If you lived where the rainfall was less than half an inch (12mm) for the whole year you’d either die, or get pretty smart about how to get a drink. The Namib Desert beetle is one such clever critter. Its shell has evolved microscopic hydrophillic (water-loving) bumps that attract fine water droplets in the fog that blows across the desert, but would not otherwise condense. The minute water drops collect more fog, growing like weeny snowballs until they are heavy enough to roll down the mounds into waxy, hydrophobic (water-repelling) channels. Whoosh! Into the beetle's thirsty mouth. Inspired by an article about this phenomena in Nature journal, engineers at the Massachusetts Institute of Technology have had a stab at some biomimicry to see if they could recreate the effect. A substrate with a teflon-like, superhydrophobic layer is combined with charged polymers and silica nanoparticles to create the opposing textured, absorbent superhydrophilic pattern. “The researchers can manipulate the technique to create any kind of pattern they want. They reckon this could be the factory or chemical plant of the future. Researcher Robert Cohen said. "I think there could be a lot of (applications) we haven't even thought of yet that might come out of this."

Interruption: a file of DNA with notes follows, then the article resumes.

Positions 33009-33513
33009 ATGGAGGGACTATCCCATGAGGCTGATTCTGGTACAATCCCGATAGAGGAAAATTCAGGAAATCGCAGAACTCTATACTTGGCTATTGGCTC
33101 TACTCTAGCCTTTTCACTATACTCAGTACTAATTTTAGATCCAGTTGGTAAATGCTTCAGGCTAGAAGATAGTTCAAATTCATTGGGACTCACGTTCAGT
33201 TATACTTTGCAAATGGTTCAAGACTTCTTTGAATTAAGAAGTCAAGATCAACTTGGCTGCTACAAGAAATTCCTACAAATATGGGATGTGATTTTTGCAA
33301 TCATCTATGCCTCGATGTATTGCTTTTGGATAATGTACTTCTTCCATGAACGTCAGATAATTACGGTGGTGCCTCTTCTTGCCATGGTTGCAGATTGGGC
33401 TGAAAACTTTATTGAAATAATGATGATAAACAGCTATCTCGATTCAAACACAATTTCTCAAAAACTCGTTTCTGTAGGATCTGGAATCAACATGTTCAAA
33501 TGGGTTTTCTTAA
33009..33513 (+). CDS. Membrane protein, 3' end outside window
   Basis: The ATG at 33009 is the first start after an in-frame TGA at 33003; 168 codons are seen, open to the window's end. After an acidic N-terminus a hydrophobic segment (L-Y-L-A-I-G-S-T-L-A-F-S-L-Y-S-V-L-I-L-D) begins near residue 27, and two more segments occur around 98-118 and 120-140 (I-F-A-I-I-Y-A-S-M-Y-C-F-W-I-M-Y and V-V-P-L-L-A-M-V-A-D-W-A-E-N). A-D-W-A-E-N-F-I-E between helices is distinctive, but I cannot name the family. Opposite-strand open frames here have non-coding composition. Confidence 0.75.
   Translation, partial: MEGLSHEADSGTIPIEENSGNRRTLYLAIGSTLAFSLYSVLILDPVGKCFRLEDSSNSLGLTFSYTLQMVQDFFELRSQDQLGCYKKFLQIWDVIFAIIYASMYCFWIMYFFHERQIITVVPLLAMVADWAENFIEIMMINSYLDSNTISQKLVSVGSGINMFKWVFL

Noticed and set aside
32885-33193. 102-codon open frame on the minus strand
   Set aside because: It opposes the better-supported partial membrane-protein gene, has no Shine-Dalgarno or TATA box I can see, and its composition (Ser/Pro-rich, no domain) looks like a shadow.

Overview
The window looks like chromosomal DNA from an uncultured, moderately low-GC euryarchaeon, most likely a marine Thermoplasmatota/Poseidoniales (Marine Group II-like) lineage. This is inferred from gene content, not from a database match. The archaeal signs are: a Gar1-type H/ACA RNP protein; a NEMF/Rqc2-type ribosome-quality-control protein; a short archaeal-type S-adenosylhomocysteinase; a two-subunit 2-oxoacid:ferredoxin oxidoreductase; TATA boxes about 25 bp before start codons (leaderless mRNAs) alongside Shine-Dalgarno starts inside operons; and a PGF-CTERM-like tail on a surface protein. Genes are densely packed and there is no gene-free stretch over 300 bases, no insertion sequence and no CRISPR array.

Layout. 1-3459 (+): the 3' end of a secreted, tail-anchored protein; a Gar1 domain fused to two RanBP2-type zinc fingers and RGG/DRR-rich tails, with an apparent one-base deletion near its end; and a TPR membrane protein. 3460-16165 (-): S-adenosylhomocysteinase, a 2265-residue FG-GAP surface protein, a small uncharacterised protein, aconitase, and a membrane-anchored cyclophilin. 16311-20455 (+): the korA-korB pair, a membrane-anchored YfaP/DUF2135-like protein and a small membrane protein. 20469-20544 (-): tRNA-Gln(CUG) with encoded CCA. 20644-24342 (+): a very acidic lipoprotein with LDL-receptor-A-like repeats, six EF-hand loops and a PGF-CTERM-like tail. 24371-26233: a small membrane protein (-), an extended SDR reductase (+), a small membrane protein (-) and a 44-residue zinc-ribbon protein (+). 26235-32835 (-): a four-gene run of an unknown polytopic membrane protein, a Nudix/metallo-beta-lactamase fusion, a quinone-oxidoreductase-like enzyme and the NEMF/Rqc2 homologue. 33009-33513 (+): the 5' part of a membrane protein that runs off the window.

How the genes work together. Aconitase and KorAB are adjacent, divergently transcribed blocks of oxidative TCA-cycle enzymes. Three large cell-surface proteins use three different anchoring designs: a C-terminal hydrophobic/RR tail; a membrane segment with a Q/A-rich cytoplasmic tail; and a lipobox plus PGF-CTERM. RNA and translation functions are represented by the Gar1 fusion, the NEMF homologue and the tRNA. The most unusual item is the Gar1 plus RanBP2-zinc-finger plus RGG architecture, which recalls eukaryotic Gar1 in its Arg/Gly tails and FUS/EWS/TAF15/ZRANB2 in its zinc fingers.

This is not a totally new development. We have previously mentioned FogQuest, who are extracting water from mountain fogs in Chile and Haiti with large sheets of cloth on ridgetops.